Monday, November 21, 2016

Electorally Collegiate

We’re not a democracy. That seems to come as a surprise to some Americans. Democracy is rule—or tyranny—by majority. The axiom is that it’s two wolves and a lamb voting on what’s for lunch.

What our founders designed was a constitutional republic. Democratic voting happens in parts of it—to choose our representatives, and directly choose many local leaders. But the federal government is limited, on purpose, so that coercive force, like fire, does the good it’s intended to do but does not go further and burn us free individuals to the ground.

Federal: relating to a type of organization that is made by joining together separate organizations or states
State: a politically unified people occupying a definite territory; a nation
When the thirteen original colonies declared independence from England, they were a loosely joined group of separate states (i.e., nations), a confederation. The document joining them, the Articles of Confederation, was weak and imperfect. That’s why, a few years later, representatives from these separate but confederated states worked out a new Constitution, “in order to form a more perfect union.”

They did not give up being their own sovereign statehoods, but they united with the other states in a stronger union. It’s important to remember that it was states joining together, and not merely a few million unaffiliated individuals suddenly becoming a new single nation. The nature of America is that it is the United States (nations) of America.

One of the major debates in the Constitutional Congress related to insistence, mainly from the large states, that representation should be by population number and, on the other hand, the insistence, mainly from the smaller states, that representation should be by state. What was the incentive for a small state, like Delaware, to join the union if it was simply to be ruled by whatever bigger states, like Virginia, enacted?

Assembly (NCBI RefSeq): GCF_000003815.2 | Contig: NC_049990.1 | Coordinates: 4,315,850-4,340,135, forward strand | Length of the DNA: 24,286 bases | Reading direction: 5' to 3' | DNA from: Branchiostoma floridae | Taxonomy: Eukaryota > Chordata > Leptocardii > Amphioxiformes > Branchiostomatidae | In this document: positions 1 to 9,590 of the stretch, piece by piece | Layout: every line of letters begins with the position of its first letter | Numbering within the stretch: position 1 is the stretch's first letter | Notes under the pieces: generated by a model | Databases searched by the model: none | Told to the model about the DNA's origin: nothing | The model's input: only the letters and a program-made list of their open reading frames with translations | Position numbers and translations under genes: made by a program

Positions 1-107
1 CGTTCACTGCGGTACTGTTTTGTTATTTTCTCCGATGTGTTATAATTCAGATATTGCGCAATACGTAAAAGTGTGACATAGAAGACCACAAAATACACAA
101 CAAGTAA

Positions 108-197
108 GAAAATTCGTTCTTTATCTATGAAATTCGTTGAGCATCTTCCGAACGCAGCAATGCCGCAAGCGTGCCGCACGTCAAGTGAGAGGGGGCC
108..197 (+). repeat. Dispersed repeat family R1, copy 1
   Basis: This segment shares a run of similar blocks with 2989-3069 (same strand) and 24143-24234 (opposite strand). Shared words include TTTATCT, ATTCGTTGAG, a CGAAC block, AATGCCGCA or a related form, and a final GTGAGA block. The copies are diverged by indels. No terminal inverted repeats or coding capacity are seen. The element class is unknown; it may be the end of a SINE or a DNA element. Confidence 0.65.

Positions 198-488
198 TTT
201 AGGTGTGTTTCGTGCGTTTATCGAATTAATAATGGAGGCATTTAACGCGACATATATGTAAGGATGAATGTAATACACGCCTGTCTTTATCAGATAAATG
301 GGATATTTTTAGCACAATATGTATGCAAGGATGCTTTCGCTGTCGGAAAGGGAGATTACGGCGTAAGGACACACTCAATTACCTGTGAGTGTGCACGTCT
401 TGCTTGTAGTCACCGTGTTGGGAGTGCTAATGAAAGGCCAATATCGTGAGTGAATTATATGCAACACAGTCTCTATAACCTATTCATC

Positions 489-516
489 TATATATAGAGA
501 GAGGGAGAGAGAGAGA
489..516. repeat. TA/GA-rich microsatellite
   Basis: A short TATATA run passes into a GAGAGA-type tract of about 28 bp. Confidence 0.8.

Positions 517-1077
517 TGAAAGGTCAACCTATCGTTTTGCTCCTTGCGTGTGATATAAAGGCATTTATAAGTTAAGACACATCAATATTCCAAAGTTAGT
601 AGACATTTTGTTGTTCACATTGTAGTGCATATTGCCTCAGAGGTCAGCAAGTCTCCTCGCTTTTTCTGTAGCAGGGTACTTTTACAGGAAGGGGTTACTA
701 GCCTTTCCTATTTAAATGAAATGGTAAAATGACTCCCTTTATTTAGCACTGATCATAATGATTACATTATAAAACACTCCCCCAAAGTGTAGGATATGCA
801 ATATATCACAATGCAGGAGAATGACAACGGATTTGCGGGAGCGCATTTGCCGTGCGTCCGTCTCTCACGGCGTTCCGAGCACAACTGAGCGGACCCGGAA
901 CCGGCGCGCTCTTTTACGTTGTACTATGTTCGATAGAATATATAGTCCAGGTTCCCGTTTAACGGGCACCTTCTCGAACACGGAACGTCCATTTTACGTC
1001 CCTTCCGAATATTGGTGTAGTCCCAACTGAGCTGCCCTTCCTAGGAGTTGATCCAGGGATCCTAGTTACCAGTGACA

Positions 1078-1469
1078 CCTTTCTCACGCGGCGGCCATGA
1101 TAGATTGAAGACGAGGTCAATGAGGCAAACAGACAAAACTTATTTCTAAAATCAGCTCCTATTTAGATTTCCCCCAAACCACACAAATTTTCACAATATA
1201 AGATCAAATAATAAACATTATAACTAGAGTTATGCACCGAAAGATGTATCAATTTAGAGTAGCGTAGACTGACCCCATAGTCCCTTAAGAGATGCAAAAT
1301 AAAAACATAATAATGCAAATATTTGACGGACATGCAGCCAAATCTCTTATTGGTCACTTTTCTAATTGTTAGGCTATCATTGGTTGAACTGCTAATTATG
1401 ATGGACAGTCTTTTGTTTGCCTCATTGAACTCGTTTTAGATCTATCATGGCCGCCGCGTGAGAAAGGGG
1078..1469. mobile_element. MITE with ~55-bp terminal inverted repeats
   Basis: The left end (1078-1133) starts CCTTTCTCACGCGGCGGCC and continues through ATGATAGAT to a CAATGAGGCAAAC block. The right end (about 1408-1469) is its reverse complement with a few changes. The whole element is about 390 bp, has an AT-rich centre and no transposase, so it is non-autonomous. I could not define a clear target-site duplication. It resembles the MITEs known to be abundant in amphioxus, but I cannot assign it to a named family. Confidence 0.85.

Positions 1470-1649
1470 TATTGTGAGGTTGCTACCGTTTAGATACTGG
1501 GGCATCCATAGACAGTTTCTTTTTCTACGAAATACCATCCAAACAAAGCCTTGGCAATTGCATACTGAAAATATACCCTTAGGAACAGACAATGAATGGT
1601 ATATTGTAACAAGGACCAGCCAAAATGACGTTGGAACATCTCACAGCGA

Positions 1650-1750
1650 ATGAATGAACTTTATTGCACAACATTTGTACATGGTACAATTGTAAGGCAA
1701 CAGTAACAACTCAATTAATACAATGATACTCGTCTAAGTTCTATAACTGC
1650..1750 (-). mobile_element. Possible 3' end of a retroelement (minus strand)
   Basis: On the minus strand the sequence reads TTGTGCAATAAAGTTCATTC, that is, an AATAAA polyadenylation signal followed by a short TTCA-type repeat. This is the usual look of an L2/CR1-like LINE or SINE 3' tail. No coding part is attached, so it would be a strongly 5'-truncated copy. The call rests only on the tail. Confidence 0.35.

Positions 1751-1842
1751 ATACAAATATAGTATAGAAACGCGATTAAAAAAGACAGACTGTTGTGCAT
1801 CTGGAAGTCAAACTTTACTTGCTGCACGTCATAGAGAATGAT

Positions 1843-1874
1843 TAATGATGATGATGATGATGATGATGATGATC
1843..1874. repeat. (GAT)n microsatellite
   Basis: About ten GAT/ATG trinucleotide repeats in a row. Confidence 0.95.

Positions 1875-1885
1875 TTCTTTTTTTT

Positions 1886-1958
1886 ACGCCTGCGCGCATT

The brilliant compromise of the Constitution was to divide the representative branch, the legislature, into two houses: one representing population number—the House--and one representing each state equally—the Senate. Until the 16th Amendment, the two senators from each state were chosen by the state legislatures, rather than by direct election as they are today. The idea was that the House represented the interests of the people from their home district, and the Senate represented the state’s (nations) interests. Even with the change in how senators are elected, they are still supposed to represent their state’s interests while working together on federal issues.

Over time, with inadequate history and civics being taught, too many people think of the states as just provinces.

Province: any one of the large parts that some countries are divided into
America didn’t divide itself into provinces that it called states; states united together to form America. We’re all Americans, but we’re also members of our respective states. You might forget that in some states, but you don’t forget it here in Texas.

Now that we’re clear on what United States are, we can talk with a better understanding about the election—and specifically the Electoral College.
The 2016 Electoral College Map,
image found here

Direct election is what some (many) voters think they’re doing in a presidential election. But they’re not. They’re actually voting for a slate of electors from their state who have promised to vote for a particular candidate. It seems complicated, but its purpose is to preserve both the voice of the people and the voice of each state.

If the popular vote directly elected the president, the campaign would look very different. It would concentrate on areas with the highest populations—big cities mainly, like New York, Los Angeles, Chicago, Houston, and Dallas. Add in Florida and DC area. Ignore the rest of the nation, because you can’t garner enough votes in any particular place to sway the election. Flyover country gets flown over.